Teaching English in Angola

Country Guides

Angola is a poor country in southern Africa. After independence from Portugal‏‎ in 1975 it entered a civil war which lasted several decades and cost millions of lives and refugees. The war officially ended in 2002 and since then the country is seen as developing fast and growing financially and culturally.

It has a population of roughly 18.5 million with the capital Luanda at about 2.7 million. Although Portuguese is the national language, there are 6 recognized national languages mostly divided amongst various ethnic groups in the country.

Training adults in English is a priority in Angola (as in many other African countries where the lingua franca‏‎ is Portuguese or French). On the other hand, English learning is certainly an expensive endeavor for Angolans as English teaching materials are strongly protected by copyright and consequently hard to buy on a mass scale.

Teaching Conditions in Angola

The majority of the population of Angola is extremely poor and whilst things are slowly returning to some semblance of normality since the ceasefire in 1994, things still have some way to go. Living conditions for teachers are simple and basic and there is a great demand for experienced teachers, especially in the more rural and remote areas where a school can be just the shade under a tree. Depending on the location, electricity is intermittent so lesson preparation should bear this in mind. Crime is also a problem and many foreigners live in specially guarded compounds.

Payment & Teaching Opportunities in Angola

Pay is usually sufficient to support one person. Depending on the school, pay can sometimes be made in local currency with a one off payment made into a foreign account in another currency.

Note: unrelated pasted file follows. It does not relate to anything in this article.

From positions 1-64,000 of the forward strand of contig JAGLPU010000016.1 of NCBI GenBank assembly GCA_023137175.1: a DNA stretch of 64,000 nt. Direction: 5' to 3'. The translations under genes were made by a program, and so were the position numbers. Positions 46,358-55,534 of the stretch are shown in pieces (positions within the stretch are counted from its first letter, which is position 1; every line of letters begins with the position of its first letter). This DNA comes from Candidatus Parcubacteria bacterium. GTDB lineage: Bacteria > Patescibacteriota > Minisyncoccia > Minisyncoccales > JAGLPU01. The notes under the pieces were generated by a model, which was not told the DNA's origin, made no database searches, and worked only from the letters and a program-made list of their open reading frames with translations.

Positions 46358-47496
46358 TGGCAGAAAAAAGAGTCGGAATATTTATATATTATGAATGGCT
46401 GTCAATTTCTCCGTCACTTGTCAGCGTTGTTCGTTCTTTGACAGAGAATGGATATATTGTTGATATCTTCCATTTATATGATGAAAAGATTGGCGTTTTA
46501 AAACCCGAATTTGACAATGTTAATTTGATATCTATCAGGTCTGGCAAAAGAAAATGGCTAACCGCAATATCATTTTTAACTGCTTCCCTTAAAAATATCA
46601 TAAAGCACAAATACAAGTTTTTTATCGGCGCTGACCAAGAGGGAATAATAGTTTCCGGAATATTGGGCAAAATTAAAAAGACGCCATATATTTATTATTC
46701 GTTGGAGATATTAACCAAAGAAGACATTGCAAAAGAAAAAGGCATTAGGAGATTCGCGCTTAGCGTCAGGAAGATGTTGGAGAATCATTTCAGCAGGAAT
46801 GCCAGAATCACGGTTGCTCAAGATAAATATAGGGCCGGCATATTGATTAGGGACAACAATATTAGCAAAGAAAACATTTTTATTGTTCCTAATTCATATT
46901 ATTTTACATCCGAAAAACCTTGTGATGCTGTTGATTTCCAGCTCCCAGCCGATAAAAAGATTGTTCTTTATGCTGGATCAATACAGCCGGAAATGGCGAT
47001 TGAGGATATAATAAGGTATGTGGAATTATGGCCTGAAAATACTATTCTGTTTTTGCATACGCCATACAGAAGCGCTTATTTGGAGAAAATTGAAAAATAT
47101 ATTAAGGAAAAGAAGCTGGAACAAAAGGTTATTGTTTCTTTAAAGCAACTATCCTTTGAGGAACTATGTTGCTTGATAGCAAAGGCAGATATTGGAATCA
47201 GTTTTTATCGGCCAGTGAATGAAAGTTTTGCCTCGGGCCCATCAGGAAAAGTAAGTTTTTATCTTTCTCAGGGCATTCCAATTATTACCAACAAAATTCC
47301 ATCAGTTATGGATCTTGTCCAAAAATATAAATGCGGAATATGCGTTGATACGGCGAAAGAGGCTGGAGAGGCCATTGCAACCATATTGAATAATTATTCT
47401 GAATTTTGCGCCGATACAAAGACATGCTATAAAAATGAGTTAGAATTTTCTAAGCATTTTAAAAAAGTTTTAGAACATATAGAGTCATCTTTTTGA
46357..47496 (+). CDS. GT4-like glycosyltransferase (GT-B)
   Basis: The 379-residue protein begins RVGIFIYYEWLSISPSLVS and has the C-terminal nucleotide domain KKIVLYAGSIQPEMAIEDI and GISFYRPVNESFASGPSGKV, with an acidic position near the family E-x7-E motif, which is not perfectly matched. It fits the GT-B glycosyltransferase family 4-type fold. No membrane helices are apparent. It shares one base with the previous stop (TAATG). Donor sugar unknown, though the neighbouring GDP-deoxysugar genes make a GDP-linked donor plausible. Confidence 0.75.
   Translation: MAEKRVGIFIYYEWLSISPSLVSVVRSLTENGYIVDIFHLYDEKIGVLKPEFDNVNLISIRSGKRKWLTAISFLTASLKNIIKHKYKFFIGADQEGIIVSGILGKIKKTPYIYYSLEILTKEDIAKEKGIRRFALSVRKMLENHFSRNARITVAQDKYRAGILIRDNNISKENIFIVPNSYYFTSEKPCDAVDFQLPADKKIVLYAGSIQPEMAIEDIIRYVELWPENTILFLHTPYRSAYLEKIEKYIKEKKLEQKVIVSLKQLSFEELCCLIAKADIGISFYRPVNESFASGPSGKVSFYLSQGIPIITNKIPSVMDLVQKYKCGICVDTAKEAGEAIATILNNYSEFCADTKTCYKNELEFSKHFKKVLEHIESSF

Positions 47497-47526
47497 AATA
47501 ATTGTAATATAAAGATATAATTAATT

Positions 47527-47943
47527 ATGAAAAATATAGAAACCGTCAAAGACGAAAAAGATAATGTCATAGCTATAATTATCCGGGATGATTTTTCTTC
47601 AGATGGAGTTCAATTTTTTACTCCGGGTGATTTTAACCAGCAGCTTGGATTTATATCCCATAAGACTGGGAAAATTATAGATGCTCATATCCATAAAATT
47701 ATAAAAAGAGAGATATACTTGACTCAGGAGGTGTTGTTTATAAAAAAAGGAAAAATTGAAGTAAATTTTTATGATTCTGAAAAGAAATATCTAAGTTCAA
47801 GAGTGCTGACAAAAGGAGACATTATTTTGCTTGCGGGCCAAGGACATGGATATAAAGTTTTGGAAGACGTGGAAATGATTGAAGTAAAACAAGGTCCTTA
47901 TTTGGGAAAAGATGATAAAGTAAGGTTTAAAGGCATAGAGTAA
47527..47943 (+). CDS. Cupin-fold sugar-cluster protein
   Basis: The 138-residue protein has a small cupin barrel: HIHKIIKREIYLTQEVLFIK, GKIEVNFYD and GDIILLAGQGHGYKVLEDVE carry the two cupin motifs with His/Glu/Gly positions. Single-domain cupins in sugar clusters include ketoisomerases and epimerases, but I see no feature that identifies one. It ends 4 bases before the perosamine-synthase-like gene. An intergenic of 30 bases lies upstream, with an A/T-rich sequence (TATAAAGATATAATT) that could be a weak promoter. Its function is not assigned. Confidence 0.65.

Demand for highly motivated and well educated teachers is extremely high in Angola. Not just English teachers are in demand in this country but also teachers of science, pedagogy and other subjects. For some schools although a degree is preferred, work can be found with just a TEFL Certificate such as the ICAL TEFL Certificate.

There are sometimes also work opportunities at the universities or one of the International Schools such as Luanda International School which occasionally advertises for teachers. For these kinds of jobs a first degree plus experience and specialization and higher degrees are often the norm. In addition, the British Council‏‎ has a presence in Angola (although no offices; it’s a sub-section of their office in Kenya) and works promoting English there.

The easiest way to go about finding work is to contact aid agencies such as UNESCO or missionary societies. Knowledge of Portuguese is useful since few people speak English.

Visas can be acquired in Angola but take up to several months to process.

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  1. daryl s

    I think that english should be compulsory in all schools and perticularly when you are looking for work , say in any where in the world . In Canada and the United States you have to be able to speak english in order to find work.

    • Jenny Scott

      Compulsory is a strong word. But certainly if someone wants to live or work internationally then English is a necessity!

  2. Massie

    It’s sad that I speak fluent English but because I do not have the required degree I can’t be considered to assist. I studied English as a first language throughout my high school

    • Pete West

      Hi Massie, the fact is that just speaking the language doesn’t make one a teacher. There is more to teaching English than just knowing the language. Getting TEFL certified will not only qualify you to teach English but it will also, and perhaps more importantly, prepare you for the job.